High Heels—Friend or Foe?

High Heels—Friend or Foe?

For many women, high heels are one fashion accessory they can’t live without. While it no doubt adds a striking and elegant element to any outfit, they are considered orthopedically unsound.

When worn excessively and for long periods, it can affect the posture by pushing the centre of mass in the body forward, taking the hips and body out of alignment. In addition, while high heels can make the wearer appear taller and make the legs look longer, it also puts more pressure on the forefoot the higher they are. Since it will force the calf muscles to contract and adjust to the angle of the ankle, it can cause the calf muscles to shorten and tighten. This may improve the contour of the calf but can lead to other issues associated with an over-tight Achilles tendon.

Wearing high heels can also make the wearer more susceptible to the following conditions:

Falls and ankle sprains

Wearing high heels require training and negotiating uneven surfaces or slopes often pose a challenge. Furthermore, many women have loose joints making the ankle the most prone to twisting (inversion) injuries and ligament tears.


The altered posture when walking using high heels can also put excess strain on the inside of the knee as well as the kneecap—common sites of osteoarthritis. Also called degenerative arthritis or degenerative joint disease, osteoarthritis is considered the most common type of arthritis, affecting millions of people the world over.

The conditions occur when the protective cartilage found on the ends of the bones wears down over time and under high-pressure loads. While the condition can develop in any joint in the body, osteoarthritis often affects the joints found in the spine, knees, hips, and hands.


Osteoarthritis often develops gradually and can worsen over time. Telltale indicators of the condition can include:

  • Pain – the joint may hurt during (or after) movement.
  • Stiffness – may be especially noticeable after long periods of inactivity or early in the morning.
  • Grating sensation – may be felt or heard when the affected joint is used.
  • Tenderness – the joint may feel tender when light pressure is applied.
  • Loss of flexibility – individuals affected may not be able to move the joint through its full motion range.
  • Bone spurs – extra bits of bone which can feel like hard lumps may form around the joint affected.


While the process underlying osteoarthritis cannot be reversed, its symptoms can be managed effectively through lifestyle changes, medications, physical therapy, and surgery.


Tight-fitting and pointed-tip shoes can result in a bony protrusion at the joint found at the base of the big toe. It can also force the big toe to angle toward the other toes, causing pain and pushing under the second toe.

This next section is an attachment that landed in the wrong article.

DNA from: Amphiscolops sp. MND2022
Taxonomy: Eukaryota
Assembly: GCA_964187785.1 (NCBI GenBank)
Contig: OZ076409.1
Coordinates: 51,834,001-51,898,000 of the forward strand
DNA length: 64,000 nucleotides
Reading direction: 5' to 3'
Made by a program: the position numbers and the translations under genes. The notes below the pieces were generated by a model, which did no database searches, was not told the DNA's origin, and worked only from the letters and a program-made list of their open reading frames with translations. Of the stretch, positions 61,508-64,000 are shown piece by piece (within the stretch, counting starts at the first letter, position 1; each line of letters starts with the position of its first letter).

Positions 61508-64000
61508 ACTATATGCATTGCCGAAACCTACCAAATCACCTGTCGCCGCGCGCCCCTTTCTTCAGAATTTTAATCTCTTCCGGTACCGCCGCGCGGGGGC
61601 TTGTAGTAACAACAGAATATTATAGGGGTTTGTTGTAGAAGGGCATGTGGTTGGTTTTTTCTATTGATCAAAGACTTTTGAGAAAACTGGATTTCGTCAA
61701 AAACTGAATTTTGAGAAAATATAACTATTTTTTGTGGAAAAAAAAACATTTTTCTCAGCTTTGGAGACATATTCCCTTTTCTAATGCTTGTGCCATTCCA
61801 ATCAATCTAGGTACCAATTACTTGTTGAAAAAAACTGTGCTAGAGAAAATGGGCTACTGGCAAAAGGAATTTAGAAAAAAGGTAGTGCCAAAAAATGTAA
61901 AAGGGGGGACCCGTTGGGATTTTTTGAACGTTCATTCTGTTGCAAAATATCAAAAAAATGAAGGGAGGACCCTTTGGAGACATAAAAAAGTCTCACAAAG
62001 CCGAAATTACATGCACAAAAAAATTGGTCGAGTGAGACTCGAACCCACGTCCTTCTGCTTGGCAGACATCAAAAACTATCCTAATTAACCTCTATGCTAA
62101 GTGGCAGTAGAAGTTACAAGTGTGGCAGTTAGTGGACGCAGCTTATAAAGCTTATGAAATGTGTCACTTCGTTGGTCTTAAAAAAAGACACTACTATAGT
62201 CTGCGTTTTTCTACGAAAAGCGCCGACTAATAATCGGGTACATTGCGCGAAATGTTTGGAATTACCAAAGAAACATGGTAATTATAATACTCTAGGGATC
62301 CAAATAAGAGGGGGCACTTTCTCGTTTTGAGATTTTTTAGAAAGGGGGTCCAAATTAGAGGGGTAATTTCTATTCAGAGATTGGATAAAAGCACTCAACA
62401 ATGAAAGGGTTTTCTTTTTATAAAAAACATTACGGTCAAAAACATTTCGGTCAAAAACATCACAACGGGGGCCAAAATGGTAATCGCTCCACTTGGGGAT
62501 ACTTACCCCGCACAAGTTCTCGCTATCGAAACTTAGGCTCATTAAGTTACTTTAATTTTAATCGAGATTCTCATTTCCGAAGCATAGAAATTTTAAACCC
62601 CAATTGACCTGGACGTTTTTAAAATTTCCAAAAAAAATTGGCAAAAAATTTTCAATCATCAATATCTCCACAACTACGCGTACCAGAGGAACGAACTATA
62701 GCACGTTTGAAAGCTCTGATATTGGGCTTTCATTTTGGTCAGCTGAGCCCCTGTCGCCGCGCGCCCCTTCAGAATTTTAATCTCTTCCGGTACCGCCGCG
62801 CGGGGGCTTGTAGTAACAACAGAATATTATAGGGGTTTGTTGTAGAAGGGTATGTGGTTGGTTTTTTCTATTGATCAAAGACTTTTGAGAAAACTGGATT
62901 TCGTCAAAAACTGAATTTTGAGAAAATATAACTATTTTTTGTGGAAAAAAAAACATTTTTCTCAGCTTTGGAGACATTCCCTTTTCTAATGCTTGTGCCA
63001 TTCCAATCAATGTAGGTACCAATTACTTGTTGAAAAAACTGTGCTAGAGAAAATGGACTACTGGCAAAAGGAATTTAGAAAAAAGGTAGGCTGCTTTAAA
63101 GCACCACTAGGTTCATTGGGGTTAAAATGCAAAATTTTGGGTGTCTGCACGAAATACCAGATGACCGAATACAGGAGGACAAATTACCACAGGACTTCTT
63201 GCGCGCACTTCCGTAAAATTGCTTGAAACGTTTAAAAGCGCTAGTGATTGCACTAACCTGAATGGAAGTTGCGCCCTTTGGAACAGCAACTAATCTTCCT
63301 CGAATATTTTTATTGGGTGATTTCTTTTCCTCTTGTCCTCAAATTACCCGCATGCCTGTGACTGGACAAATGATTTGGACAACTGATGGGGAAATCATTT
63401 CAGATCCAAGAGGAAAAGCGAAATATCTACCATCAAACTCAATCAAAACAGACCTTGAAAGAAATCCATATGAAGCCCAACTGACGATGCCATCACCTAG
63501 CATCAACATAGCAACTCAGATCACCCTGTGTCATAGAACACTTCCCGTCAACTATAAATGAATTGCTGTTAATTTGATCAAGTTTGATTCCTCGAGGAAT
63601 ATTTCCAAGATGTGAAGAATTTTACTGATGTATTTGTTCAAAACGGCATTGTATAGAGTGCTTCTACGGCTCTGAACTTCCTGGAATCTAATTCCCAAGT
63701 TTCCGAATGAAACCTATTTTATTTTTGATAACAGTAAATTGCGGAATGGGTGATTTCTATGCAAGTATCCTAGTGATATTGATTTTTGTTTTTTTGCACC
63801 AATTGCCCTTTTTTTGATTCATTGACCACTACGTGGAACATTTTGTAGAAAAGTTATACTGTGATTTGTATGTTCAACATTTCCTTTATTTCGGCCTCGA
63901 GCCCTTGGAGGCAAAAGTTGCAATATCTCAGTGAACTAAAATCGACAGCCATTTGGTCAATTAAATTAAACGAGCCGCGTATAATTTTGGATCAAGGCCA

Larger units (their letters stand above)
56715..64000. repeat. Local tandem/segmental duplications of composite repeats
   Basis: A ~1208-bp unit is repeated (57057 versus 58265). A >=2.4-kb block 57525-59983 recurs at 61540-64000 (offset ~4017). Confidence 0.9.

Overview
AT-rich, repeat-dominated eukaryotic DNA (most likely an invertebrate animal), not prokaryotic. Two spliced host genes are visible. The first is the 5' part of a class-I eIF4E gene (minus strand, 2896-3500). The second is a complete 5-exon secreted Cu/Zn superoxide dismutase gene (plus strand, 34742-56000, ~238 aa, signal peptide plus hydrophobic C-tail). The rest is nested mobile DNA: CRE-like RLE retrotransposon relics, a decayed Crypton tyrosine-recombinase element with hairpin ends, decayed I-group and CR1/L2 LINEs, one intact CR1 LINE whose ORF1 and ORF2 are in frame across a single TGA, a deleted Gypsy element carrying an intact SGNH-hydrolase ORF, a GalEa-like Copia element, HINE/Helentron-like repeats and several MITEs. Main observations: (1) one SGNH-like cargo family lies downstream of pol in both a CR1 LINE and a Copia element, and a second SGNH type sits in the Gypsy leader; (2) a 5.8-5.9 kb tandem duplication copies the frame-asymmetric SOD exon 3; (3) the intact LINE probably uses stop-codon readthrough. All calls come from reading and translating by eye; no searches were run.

Common signs and symptoms of bunions can include:

  • Bulging bump – usually situated on the outside of the base of the big toe.
  • Redness, soreness, and swelling – usually around the big toe joint.
  • Calluses or corns – often occurs when the first and the second toes overlap.
  • Intermittent or persistent pain.


Depending on the severity of the condition, treatment interventions can range from noninvasive options (medications, shoe inserts, splinting, etc.) to bunion surgery.


A toebox that is narrow will push the ends of the smaller toes into a bent position. Over time, the muscles in the second, third, and fourth toes will not be straightened even when there’s no confining shoe. While it is possible for the deformity to already be present at birth, it can also occur as a result of wearing ill-fitting shoes (tight and pointed heels) and arthritis.


Common indicators of hammertoe can include:

  • Toenails that bend downward
  • Calluses or corns on the tip of toes
  • Walking difficulty
  • Inability to wiggle or flex the affected toes
  • Claw-like toes


Treatment intervention for hammertoe will depend on the severity of the condition. Treatment options for hammertoe can include wearing insoles or toe pads and medications to treat the corns and bunions. However, when patients are no longer able to flex the affected toe, surgery might be recommended to restore movement. Surgery is also carried out to remove the injured or deformed bone, reposition and fuse the toe, and realign the tendons.


Wearing high heels can force redistribution of the body’s weight from heel to the toes. Prolonged wearing of high heels may also result in joint pain in the ball of the foot. The second toe is affected most as it is usually the longest one. The condition can also be attributed to activities that involve too much jumping and running.

While generally not considered serious, the condition can sideline patients. Fortunately, homecare treatments like ice and rest can often help resolve symptoms.


Metatarsalgia symptoms can include:

  • Burning, sharp, and aching pain in the ball of the foot.
  • Pain that often worsens when standing, running, walking, and flexing.
  • Shooting pain, tingling in the toes, and numbness.
  • A feeling of having a pebble in the shoe.


Conservative measures like using a metatarsal pad, changing shoes, or resting might be able to relieve some of the symptoms. In rare cases when pain is not relieved using conservative treatment interventions or when the condition has been complicated by other foot conditions (like hammertoe), shortening the metatarsal bone through surgery might become an option.